7) Myth: Teachers may decide whether or not they will implement an IEP or 504 plan or even have a student with a disability such as ADHD in their class.
Reality: If a student has an IEP or a Section 504 plan, the staff are required to implement it. Further, teachers may not refuse to have a student with a disability in their class, just as it would be illegal for them to refuse to teach a student based on race, gender or religion.
8) Myth: Students with ADHD may only qualify for a positive behavior support plan if they are exhibiting disruptive or inappropriate behavior towards others.
Reality: Under the IDEA and Section 504, positive behavior supports can be included in the plan to address academic and social problems, such as timeliness, work completion, social isolation and on-task behavior, as well as to address aggressive or disruptive behaviors.
9) Myth: Students who have ADHD and a 504 Plan are only entitled to accommodations, like preferential seating or untimed tests, not services.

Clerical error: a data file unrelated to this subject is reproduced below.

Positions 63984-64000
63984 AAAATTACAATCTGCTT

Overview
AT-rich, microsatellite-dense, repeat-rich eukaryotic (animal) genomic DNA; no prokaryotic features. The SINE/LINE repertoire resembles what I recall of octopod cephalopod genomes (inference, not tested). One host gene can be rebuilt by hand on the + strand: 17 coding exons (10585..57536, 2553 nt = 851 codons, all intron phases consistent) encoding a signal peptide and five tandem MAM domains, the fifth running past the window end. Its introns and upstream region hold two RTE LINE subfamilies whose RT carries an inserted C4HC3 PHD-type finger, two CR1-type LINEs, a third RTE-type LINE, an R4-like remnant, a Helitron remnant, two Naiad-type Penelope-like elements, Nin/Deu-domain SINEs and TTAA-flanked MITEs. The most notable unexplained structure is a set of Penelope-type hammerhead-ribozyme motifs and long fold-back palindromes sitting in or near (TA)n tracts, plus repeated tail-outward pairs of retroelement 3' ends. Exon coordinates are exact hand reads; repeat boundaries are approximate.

Reality: Under Section 504, students with ADHD (and other disabilities) are not only entitled to accommodations, but may also be entitled to specialized educational services (such as individual instruction or tutoring) and related services (such as counseling). The Section 504 plan should be designed to meet the individualized needs of the student.
10) Myth: Students with AD/HD can not qualify for 1-1 aides, bus transportation or other more intensive/expensive services.
Reality: Students with ADHD are entitled to any services or supports necessary for them to benefit from their education under IDEA or to have equal access to educational opportunities under Section 504. There is no limitation on the nature or types of services a student may qualify for, if it can be demonstrated that the service is needed for the student to participate in educational activities provided to others and/or to make meaningful progress in the least restrictive environment appropriate to their needs. Any blanket policy limiting access based on diagnosis or disability label is suspect.
(c) Copyright by Matthew Cohen, April, 2011, May not be reproduced without author's express written consent. Additude Magazine Article may be reproduced only with consent of the publisher..